Jan. 25 (Bloomberg) -- Turkey’s lira gained for a second day after Deputy Prime Minister Ali Babacan said loan expansion above the government’s 15 percent target will lead to policy action to tighten liquidity.
The lira gained 0.2 percent to 1.7659 per dollar at 11:29 a.m. in Istanbul. The increase extended the currency’s appreciation this year to 1 percent.
Turkey’s central bank has been balancing a policy of cutting rates to deter capital inflows while increasing reserve requirements at banks to limit loan growth. The government’s target for credit expansion is 15 percent this year, after a 30 percent surge in loans in 2011 contributed to an 18 percent depreciation against the dollar, forcing the bank to control credit expansion via a so-called interest-rate corridor.
“Don’t expect credit growth to rise above 15 percent,” Babacan said in an interview with BloombergHT television in Davos, Switzerland today. “If developments exceed expectations, the necessary steps will be taken.” Raising reserve requirements is an “easy measure” to stem loan growth, he said.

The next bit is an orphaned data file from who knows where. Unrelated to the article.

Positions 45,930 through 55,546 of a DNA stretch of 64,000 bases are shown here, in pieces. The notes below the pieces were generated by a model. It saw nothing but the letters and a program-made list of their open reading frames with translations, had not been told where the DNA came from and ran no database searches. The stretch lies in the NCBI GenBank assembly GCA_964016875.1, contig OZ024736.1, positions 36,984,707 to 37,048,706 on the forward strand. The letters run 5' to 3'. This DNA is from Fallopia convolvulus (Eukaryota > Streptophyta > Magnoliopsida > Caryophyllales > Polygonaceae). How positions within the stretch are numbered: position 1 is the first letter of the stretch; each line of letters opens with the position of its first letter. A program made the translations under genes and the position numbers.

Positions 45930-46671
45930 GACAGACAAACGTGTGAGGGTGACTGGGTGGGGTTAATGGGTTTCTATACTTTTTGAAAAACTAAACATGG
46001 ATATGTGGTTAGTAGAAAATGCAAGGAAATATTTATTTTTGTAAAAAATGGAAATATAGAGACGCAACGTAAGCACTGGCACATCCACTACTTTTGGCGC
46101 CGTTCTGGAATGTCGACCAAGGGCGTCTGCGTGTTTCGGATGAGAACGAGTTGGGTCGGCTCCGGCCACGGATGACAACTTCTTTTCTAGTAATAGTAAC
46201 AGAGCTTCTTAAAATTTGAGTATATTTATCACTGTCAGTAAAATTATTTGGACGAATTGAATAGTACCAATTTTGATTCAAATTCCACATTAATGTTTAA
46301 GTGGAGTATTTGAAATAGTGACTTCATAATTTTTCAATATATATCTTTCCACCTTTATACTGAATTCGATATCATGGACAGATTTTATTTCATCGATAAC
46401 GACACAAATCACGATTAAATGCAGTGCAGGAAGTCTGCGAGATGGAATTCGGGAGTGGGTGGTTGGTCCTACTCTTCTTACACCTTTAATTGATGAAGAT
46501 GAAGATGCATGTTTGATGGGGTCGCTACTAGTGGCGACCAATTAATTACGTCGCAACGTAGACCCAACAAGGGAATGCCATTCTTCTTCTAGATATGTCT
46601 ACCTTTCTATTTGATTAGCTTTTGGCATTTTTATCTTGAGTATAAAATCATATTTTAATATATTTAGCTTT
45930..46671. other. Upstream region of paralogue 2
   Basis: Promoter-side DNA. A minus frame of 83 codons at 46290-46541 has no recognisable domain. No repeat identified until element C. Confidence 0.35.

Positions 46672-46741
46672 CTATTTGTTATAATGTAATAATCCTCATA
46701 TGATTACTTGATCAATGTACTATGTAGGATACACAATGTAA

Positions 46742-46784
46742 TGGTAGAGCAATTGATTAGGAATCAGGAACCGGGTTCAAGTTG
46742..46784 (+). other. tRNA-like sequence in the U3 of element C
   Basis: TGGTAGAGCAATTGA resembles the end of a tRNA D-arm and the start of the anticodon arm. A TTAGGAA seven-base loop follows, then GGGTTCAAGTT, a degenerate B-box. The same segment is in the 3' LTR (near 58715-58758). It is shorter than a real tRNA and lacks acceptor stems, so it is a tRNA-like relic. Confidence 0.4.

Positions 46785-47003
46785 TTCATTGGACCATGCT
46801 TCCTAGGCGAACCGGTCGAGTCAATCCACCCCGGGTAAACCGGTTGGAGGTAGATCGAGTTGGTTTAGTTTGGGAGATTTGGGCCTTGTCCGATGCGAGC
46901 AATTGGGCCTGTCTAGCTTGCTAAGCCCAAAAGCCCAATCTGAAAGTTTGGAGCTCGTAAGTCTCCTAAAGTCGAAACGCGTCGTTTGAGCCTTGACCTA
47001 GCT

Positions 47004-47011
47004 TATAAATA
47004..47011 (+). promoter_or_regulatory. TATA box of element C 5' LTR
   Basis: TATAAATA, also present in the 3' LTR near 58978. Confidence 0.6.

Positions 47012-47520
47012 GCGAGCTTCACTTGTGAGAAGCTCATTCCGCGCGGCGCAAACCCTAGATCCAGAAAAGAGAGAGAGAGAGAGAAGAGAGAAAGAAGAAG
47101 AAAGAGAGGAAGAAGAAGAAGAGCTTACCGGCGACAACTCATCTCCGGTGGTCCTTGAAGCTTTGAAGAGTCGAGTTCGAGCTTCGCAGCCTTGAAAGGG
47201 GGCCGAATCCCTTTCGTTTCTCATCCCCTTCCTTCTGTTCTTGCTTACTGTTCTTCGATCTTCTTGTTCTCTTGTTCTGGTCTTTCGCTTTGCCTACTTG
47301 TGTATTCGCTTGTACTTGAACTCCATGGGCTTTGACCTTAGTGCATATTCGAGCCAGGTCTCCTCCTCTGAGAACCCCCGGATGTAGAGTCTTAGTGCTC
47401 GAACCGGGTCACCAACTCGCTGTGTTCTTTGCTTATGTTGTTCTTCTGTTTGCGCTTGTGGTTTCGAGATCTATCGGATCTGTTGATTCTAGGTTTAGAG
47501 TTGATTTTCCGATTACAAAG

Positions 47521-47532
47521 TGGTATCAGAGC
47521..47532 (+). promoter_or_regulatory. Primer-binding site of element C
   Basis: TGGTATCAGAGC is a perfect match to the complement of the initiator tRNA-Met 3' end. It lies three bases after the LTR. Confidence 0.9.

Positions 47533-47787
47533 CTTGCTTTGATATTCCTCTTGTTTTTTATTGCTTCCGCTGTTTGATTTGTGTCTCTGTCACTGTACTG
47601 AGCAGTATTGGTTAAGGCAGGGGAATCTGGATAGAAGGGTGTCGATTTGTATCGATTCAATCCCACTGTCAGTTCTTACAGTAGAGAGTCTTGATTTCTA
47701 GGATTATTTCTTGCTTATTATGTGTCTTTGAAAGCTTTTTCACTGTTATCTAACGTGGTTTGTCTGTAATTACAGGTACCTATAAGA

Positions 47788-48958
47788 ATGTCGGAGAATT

Central bank Governor Erdem Basci’s rates corridor allows him to vary funding costs to banks daily by using the overnight borrowing and lending rates in addition to the policy rate. The bank cut both overnight rates by 25 basis points, to 4.75 percent and 8.75 percent, respectively, on Jan. 22. It left the benchmark policy rate unchanged at 5.5 percent, a record low.
Babacan’s comments indicate policy makers will be uncompromising in their intention to limit loan growth even as interest rates fall, according to Isik Okte, a strategist at the investment unit of state-run Turkiye Halk Bankasi AS in Istanbul.
“These guys are getting hawkish,” Okte said in e-mailed comments today. “Mr. Babacan’s comments that the central bank can raise reserve requirements if loan growth exceeds 15 percent is seen as a hawkish remark and is helping the lira.”
Yields on two-year benchmark notes were unchanged at 5.84 percent today, the lowest level since Dec. 18 on a closing basis.
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